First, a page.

6 Handoff types Type(a)  Mobile-controlled handoff The MN has the primary control over the handover process  Network-controlled handoff The network has the primary control over the handover process Type(b)  Proactive(Planned) handoff A proactive(expected) handover where some signaling can be done in advance of the MN getting connected to the new AR, e.g., building a temporary tunnel from the previous AR to the new AR  Reactive(Unplanned) handoff A reactive(unexpected) handover where no signaling is done in advance of the MN’s move from the previous AR to the new AR 6 Introduction(4)

7 Why Network-based? Host-based Mobile IPv4/v6 has not been yet deployed that much.  Why host-based MIP is not deployed yet? Too heavy specification to be implemented at a small terminal Battery problem Waste of air resource  No Stable MIPv4/v6 stack executed in Microsoft Windows OS No change in MN protocol stack required! 7 Related work(1)

8 Proxy MIPv6 Overview No host stack change for IP mobility Avoiding tunneling overhead over the air Re-use of Mobile IPv6  PMIPv6 is based on Mobile IPv6 [RFC3775]. Mobile IPv6 is a very mature mobility protocol for IPv6. Reuse of Mobile IPv6’s home agent functionality and the messages/format used in mobility signaling. Numerous Mobile IPv6 enhancement can be re-used.  PMIPv6 provides solution to a real deployment problem. Only supports Per-MN-Prefix model  Unique home network prefix(HNP) assigned for each MN.  The prefix follows the MN. 8 Related work(2)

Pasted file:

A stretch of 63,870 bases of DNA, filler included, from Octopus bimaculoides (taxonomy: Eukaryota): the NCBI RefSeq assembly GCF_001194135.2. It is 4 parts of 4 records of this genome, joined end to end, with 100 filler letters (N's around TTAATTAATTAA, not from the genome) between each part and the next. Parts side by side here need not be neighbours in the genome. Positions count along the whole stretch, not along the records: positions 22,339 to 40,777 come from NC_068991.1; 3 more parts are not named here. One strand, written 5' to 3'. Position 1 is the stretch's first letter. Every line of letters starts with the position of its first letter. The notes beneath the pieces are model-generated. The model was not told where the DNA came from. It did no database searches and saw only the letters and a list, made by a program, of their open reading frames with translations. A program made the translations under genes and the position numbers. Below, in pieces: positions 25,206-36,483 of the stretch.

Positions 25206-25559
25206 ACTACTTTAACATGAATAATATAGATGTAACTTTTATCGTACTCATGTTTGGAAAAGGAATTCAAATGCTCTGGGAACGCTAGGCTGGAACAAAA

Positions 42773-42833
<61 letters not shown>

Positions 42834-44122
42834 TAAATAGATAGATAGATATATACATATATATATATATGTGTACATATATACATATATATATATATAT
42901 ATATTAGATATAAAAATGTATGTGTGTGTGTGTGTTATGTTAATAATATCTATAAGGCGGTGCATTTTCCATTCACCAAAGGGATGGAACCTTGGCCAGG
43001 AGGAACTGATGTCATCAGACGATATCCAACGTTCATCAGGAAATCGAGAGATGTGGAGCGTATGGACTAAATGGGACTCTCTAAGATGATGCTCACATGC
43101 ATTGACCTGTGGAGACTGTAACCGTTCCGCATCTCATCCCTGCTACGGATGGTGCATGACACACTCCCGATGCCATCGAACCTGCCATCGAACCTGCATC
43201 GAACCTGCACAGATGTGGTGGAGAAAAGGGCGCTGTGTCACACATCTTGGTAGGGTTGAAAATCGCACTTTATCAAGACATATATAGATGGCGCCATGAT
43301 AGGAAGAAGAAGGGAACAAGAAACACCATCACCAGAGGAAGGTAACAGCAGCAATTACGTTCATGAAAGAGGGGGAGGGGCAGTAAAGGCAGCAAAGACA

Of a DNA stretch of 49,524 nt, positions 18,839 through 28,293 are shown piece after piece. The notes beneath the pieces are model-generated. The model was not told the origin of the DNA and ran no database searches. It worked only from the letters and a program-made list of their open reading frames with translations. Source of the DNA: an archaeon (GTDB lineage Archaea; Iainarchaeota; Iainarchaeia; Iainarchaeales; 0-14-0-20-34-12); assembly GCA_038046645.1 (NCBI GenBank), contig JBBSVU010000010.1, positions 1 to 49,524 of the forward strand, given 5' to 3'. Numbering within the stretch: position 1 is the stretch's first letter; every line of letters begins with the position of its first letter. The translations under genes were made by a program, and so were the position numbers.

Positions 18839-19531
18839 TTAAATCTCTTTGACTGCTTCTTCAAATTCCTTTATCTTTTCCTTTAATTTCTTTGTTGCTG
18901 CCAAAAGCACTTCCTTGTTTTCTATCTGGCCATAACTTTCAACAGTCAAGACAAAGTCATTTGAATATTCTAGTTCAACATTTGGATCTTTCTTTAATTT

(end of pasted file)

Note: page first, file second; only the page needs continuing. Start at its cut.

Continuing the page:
9 PMIPv6 Architecture 9 LMMD (Localized Mobility Management Domain), PMIPv6 domain MAG1 Host B Host A LMA Proxy Binding Update (PBU) Control message sent out by MAG to LMA to register its correct location Home Network MN’s Home Network (Topological Anchor Point) Proxy Care of Address (Proxy-CoA) The address of MAG. That will be the tunnel end-point. IP Tunnel A IPinIP tunnel LMA and MAG. MAG2 LMA: Localized Mobility Anchor MAG: Mobile Access Gateway LMA Address (LMAA) That will be the tunnel entry- point. MN’s Home Network Prefix (MN-HNP) CAFE:2:/64 MN’s Home Network Prefix (MN-HNP) CAFE:1:/64 MN Home Address (MN-HoA) MN continues to use it as long as it roams within a same domain Related work(3)